1 2 3 4

5 Excuses I Use to Avoid Sequels

The weekend is nigh! Your life is already bound for a course of fun and relaxation, so let's throw in some funnies with Front Five Friday. (More)

'Kay I don't need to make this confession, because I'm sure you've heard or noticed that I still haven't read Insurgent by Veronica Roth. Not what you were expecting me to say, eh? Yes, it's truth, my unsuspecting friends, please try to contain your shock if you didn't already know of this. And there are many poor books just like it who face the same dilemma: they can't get me to read them, even if I ALREADY OWN THEM. Now, in the case of Insurgent, you may be thinking something along the lines of



But let me esplain something to you. Sequels can be forces for good. You can look forward to the refinement of an author's writing style, long-awaited quality time with awesome characters, the story continuing and expanding, and, hopefully, the whole experience will be FUN.

They might even be beautiful.



Then there's, well, the shitty side of things. Didn't flush the toilet after shitty, where the sequel is so bad you don't even know how or why you read the first one, and then you remember the first one was SO GOOD. Then, you think, HOW COULD THIS BE?

That crushing disappointment, after you'd waited SO. LONG. for the book is indeed unbearable.



The worst thing about reading a terrible sequel, worse than even that leftover chocolate soup in your toilet bowl, is the buildup of expectations and the dramatic subsequent demolition. Like playing Jenga and losing THE MOMENT you place two fingers on a block. Nothing feels worse than disillusionment, and then the ensuing grief over the loss of that illusion.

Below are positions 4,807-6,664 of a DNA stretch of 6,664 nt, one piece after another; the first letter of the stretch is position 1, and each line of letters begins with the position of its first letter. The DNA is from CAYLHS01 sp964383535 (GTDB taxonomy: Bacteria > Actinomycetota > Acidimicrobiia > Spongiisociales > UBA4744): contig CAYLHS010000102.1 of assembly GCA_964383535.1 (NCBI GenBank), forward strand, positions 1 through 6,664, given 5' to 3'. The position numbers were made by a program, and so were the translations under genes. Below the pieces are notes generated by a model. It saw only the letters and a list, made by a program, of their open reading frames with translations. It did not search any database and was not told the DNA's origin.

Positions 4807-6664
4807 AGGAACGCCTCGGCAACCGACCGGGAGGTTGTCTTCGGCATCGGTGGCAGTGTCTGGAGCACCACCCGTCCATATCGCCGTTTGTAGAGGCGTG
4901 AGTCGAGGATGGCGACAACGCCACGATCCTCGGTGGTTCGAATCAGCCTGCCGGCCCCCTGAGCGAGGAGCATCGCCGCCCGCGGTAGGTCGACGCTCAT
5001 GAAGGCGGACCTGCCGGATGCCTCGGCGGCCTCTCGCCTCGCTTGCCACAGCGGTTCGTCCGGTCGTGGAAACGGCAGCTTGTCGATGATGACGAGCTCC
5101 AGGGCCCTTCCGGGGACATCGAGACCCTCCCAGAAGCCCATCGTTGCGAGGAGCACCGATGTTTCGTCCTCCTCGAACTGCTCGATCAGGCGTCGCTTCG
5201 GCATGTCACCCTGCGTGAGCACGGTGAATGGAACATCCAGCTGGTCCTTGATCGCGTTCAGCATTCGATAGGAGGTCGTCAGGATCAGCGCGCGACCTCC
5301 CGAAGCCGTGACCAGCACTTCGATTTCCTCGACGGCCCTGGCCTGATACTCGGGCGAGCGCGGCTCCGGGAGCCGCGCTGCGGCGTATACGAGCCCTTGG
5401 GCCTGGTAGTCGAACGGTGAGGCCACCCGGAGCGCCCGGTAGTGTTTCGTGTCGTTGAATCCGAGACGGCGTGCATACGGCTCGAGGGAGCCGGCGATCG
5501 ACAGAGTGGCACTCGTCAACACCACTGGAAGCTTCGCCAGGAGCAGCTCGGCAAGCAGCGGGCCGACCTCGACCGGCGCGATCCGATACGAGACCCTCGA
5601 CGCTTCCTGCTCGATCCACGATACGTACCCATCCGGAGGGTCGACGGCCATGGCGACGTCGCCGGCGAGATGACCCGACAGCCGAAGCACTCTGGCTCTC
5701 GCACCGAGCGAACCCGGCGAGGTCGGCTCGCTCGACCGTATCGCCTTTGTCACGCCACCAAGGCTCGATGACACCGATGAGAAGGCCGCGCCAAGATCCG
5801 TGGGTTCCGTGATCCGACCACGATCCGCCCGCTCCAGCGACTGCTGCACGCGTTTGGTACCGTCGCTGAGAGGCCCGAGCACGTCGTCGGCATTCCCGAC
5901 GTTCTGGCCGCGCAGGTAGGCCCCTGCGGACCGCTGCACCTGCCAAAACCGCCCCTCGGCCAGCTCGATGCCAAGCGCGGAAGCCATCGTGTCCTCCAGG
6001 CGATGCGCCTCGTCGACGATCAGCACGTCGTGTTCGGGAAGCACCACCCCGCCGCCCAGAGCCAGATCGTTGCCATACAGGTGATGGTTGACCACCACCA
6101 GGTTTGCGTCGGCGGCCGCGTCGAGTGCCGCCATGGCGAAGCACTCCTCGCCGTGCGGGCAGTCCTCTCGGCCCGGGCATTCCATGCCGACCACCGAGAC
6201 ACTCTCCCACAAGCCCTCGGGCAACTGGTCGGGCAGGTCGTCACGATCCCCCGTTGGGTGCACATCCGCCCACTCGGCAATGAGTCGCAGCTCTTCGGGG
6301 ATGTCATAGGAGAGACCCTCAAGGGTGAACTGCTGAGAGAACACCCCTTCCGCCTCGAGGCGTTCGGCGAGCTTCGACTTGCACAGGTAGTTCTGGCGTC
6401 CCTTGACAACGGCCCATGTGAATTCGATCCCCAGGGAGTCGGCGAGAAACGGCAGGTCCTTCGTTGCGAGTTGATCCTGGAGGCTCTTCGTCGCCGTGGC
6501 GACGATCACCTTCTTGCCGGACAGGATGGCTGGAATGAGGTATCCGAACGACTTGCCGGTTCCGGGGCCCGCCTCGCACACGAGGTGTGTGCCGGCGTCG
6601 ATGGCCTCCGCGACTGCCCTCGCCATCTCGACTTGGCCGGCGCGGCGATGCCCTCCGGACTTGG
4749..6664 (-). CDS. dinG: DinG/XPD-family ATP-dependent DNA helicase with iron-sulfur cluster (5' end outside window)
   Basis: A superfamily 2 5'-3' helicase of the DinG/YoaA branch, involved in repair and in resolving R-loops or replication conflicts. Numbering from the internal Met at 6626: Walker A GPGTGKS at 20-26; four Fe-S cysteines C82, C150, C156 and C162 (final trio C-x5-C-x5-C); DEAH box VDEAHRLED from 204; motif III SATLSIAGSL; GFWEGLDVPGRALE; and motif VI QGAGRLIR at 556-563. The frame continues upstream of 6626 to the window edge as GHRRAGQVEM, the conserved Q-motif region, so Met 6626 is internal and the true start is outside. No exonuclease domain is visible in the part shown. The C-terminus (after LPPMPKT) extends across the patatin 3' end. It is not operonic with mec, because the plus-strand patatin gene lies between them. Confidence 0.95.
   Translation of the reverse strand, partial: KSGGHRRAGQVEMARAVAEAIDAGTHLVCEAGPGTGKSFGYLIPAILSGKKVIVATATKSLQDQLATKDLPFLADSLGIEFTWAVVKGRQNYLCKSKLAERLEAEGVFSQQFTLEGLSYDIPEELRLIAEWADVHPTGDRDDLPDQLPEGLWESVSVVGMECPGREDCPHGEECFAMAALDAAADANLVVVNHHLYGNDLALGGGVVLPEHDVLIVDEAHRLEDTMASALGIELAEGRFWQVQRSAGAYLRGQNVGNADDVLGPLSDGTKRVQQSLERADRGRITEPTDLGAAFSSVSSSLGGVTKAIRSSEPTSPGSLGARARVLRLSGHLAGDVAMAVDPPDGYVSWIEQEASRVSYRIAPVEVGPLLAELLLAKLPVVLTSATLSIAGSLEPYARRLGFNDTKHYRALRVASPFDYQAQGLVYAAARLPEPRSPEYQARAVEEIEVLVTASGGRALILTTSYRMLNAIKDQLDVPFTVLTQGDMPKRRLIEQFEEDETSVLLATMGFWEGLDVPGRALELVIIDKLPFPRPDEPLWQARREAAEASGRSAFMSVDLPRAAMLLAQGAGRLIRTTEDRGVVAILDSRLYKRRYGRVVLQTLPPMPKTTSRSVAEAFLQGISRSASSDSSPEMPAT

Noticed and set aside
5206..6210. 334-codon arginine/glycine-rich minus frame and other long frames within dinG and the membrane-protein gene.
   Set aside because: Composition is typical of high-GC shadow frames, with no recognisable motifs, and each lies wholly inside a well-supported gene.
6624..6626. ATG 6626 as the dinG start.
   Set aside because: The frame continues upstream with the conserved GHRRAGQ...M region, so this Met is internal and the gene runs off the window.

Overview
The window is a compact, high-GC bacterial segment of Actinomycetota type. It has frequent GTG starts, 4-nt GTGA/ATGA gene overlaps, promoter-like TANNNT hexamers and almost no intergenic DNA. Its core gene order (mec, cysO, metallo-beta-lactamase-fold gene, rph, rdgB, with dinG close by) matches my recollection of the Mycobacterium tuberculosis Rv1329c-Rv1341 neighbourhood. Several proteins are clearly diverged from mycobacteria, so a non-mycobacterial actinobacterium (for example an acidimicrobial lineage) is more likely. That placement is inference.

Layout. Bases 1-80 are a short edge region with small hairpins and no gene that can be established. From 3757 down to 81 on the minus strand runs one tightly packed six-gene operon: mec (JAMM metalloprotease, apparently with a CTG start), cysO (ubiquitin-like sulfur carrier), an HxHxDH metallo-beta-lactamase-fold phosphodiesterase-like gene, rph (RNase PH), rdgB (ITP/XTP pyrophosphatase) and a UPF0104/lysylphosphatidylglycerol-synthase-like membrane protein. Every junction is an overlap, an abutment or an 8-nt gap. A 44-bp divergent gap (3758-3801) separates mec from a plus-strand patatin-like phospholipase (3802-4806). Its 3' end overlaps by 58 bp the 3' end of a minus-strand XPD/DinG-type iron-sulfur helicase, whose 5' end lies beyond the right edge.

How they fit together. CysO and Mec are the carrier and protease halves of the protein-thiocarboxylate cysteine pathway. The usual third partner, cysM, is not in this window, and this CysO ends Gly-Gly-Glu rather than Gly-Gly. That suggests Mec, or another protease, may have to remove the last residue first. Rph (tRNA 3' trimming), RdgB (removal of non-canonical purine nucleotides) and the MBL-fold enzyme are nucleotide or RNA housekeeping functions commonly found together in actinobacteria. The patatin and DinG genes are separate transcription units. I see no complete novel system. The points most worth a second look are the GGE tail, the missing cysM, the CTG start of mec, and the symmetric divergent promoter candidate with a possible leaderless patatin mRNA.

And, so, I've come up with ways to convince myself I don't need to pick up a sequel. Yes, all of that was just to get things started. *grins*

#5: "I'm onto you, -INSERTDEVIOUSAUTHORNAMEHERE-, I know your pattern."
One of my favorite things I do to myself (*snickers* I said one of :P) and definitely among the worst I could possibly do is try to predict what the author is going to write in the sequel. Not like I'm Sherlock or some great powerful sorceror or seer. I just THINK that because I read ONE series of the author beforehand, that I KNOW the formula for how every series thereafter will run. Which is undoubtedly a little arrogant, very foolish, and quite pathetic. This is very much a serious problem and character flaw and could act as a strong deterrent, almost powerful enough to get me to stop in the middle of THE INDIGO SPELL by Richelle Mead... thankfully, my brain cells smothered and destroyed that irrational impulse.



Really, though, it's just a poor attempt at a defense mechanism to soothe arising anxiety that is possibly a bit dangerous. But, hey, what's the point if you're not invested, right?

#4: "I'll be sixty twenty by the time I get the next one and/or the following one."
So why should I bother with buying anything now? Starting anything now? It's like I'm asking for the devastation or BRING ON THE FAILURE. And then, what happens if it ends with a terrible cliffhanger or leaves you in the Pit of Despair, where people could be shouting down positivity and hope to you but you can't hear them because you're IN AN UNFATHOMABLE HOLE?

I mean, MAYBE if Allegiant by Veronica Roth were coming out sooner then I might find my way to the liquor store or a friend's basement the courage within myself to finally read Insurgent.

#3: "I loved the [rank here] one so much... so this next one probably isn't that good."